Scholar exchange program helping Sino-Canada ties
Thirteen Chinese scholars will start their research at various universities in Canada this year, as part of the 20142015 China- Canada Scholars Exchange Program (CCSEP).
As visiting scholars, the recipients will spend four to 12 months at prestigious Canadian universities to conduct their respective research programs.
According to the Canadian Embassy in China, the Chinese scholars, from universities and research institutions such as the Chinese Academy of Social Sciences, will carry out field research ranging from cultural comparison to food risk management.
25 scholars from Canada under the program will come to China and start their research in Chinese universities this year.
In an event on December 9, Guy Saint-Jacques, the Canadian ambassador to China, met the Chinese recipients and encouraged them to enjoy the critical thinking, innovation and spirit of entrepreneurship that distinguishes Canada’s education system.
The Public Diplomacy Section of the Embassy of Canada and the China Scholarship Council (CSC) jointly organized the event last month to introduce the new recipients to the CCSEP alumni.
Fifty-five participants from the post-secondary institutions and government agencies were present at the event, including 11 recipients under the 2014-2015 CCSEP (two had already arrived in Canada).
Representatives from the Embassy, Ministry of Education, CSC and other CCSEP alumni joined the event and exchanged information and share ideas on common issues.
Fan Di’an, former curator of the National Gallery of China, and the newly appointed president of the Central Academy of Fine Arts, shared his research experience at Victoria University as a CCSEP scholar and how this award benefited him greatly in his career development.
It was through the CCSEP, Fan said, that he obtained the firsthand information on Western art history and visited as many Canadian museums as possible while he studied in Canada in 1992-1993.
As the curator, Fan initiated and took the lead on organizing quite a few art exhibitions between China and foreign countries in the past years.
Fan expressed that he would be happy to contribute his expertise and experience in the Year of People-to-People and Cultural Exchanges between Canada and China in 2015-2016. He wished to promote the art exchange and cooperation between CAFA and Canadian institutions in the areas of design, animation and art education areas.
Established in 1973, the Canada-China Scholars’ Exchange Program was the result of an undertaking by then Chinese Premier Zhou Enlai and Canadian Prime Minister Pierre Elliott Trudeau.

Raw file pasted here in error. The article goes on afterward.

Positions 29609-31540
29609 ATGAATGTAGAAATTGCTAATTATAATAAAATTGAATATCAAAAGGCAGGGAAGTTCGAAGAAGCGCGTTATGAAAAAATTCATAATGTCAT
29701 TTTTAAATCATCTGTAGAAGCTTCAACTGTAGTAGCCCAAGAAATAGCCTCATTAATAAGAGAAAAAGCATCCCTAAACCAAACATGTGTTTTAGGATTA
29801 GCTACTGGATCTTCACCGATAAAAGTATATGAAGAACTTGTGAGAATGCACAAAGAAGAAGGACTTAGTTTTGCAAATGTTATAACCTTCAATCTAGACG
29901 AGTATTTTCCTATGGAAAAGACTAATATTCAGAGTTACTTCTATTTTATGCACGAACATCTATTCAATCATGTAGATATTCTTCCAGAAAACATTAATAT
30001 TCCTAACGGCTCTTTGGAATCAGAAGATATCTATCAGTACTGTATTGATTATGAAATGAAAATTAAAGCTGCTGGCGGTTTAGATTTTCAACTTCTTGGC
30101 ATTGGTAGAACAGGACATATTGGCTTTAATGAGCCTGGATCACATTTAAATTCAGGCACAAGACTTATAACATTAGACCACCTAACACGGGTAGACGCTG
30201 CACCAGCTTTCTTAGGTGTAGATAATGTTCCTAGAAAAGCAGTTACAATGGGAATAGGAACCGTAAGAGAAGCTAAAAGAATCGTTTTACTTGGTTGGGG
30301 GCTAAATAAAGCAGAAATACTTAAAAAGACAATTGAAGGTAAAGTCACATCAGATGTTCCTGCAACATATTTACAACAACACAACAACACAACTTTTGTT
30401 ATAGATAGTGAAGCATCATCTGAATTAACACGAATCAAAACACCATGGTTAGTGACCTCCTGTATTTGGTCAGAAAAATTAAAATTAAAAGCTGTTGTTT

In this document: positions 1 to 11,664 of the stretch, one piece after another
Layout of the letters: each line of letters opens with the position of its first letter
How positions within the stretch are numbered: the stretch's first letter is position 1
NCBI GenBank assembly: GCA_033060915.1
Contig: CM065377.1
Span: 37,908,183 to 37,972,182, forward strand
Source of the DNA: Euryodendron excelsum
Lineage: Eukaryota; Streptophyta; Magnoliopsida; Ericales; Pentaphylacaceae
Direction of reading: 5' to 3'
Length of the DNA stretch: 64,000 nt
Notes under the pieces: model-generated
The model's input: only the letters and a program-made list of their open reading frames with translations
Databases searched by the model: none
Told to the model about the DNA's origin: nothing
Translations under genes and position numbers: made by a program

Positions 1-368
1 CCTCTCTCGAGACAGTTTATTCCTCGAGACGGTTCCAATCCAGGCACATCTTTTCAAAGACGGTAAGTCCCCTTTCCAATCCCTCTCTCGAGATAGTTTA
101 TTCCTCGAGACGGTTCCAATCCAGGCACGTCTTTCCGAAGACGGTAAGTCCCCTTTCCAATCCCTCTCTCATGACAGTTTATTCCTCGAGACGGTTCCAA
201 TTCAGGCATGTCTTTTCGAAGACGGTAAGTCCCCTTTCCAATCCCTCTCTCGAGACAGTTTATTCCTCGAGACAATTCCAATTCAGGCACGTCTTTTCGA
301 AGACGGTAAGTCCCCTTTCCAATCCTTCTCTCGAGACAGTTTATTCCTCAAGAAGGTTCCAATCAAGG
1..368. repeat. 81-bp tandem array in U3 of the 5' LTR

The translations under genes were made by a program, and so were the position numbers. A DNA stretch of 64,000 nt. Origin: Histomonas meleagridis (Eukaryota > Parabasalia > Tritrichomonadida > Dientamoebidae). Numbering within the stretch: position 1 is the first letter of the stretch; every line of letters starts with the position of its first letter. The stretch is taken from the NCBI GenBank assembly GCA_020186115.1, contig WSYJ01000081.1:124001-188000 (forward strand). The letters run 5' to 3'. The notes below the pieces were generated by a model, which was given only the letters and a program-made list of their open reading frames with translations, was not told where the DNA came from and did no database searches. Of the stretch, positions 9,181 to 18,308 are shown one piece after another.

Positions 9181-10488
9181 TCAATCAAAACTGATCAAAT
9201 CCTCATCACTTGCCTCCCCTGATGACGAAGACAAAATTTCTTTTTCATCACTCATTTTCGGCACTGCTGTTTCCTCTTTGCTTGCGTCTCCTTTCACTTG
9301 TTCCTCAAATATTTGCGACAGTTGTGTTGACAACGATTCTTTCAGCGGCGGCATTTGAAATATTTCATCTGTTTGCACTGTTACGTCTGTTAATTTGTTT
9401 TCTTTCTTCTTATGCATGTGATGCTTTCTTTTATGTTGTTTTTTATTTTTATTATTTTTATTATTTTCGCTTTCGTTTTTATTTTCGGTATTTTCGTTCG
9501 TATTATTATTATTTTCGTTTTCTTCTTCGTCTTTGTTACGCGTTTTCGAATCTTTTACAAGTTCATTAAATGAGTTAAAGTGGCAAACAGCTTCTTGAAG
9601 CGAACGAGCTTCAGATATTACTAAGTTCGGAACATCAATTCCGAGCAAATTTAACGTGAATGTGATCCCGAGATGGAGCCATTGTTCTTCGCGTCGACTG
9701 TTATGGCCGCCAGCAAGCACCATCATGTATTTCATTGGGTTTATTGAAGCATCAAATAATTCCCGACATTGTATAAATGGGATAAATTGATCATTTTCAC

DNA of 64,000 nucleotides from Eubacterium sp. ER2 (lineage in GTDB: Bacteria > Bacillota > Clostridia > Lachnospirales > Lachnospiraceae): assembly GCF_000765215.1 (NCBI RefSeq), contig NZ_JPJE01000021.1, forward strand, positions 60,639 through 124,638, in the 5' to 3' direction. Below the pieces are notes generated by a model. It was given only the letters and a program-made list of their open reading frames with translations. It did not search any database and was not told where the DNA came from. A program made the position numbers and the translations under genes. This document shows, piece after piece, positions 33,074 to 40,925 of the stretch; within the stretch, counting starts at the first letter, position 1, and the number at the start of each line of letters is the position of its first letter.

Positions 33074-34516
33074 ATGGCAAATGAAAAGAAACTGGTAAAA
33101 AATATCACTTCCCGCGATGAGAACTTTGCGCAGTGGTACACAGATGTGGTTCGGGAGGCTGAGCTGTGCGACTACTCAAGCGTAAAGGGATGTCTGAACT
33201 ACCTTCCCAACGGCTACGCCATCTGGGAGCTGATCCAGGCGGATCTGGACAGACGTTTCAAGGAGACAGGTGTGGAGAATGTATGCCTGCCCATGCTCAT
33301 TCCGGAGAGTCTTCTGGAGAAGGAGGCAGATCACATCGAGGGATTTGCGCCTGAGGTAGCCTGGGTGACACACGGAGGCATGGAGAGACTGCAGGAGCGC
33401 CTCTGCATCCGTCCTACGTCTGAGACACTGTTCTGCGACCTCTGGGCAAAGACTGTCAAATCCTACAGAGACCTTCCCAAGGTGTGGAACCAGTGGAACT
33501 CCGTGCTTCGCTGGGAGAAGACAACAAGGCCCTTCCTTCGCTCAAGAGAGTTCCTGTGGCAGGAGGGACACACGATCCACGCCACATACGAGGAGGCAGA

Since its inception, some 1,200 CCSEP recipients from both countries have traveled to each other’s countries, to bring new perspectives and to acquire enhanced mutual knowledge and appreciation.
“After the investigation is complete, and if we discover some criminal clues such as abuse of power or accepting bribes, suspects will be transferred to the judicial bodies to face trial,” he said.
The 29 other alleged corrupt officials transferred to prosecutors include Jiang Jiemin, former minister of the State-owned Assets Supervision and Administration Commission; Li Dongsheng, former deputy minister at the Ministry of Public Security; Li Chongxi, former chairman of the Sichuan Provincial Committee of the Chinese People’s Political Consultative Conference; and Shen Weichen, former Party chief and executive vice-president of the China Association for Science and Technology.
Since November 2012, when the new leadership was elected, the anti-graft campaign has become a top priority for the CPC Central Committee.
President Xi Jinping has vowed to take a series of strong and effective measures to combat corrupt officials, both the “tigers” (senior officials) and “flies” (low-level officials).
The central government has tightened supervision of “naked officials” — those who have sent their spouses and children abroad to invest in businesses.
Huang said that since November 2012, five rounds of inspections have been conducted in the country’s 31 provinces and regions, 39 central government ministries and authorities, large State-owned companies and leading universities to collect tipoffs about alleged corruption.
A number of suspected graft cases involving senior officials and directors of State- owned enterprises have been uncovered based on tipoffs.
The cases include those of Bai Enpei, former Party chief of Yunnan province; Wan Qingliang, former Party chief of Guangzhou, Guangdong province; and Xue Wandong, former manager of a petroleum engineering technology subsidiary of Sinopec, according to the Commission for Discipline Inspection.
Huang said supervisory offices will cover all 140 central Party and State bodies, including the CPC Central Committee’s General Office, the General Office of the State Council and the Organization Department, to prevent corruption.
Cheng Gang, a law professor at Renmin University of China said: “The anti-graft fight will be more standardized. After completing the investigation within the Party, disciplinary officers will transfer suspected corrupt officials to prosecuting authorities to stand trial.”
According to the commission, more than 70,000 government officials were punished by disciplinary authorities last year for violating Party rules to build a clean government.
The number of cases involved was more than 50,000.
Canadian Ambassador to China Guy Saint-Jacques with scholars Fang Jun (second from left) and Fan Di’an at CCSEP event.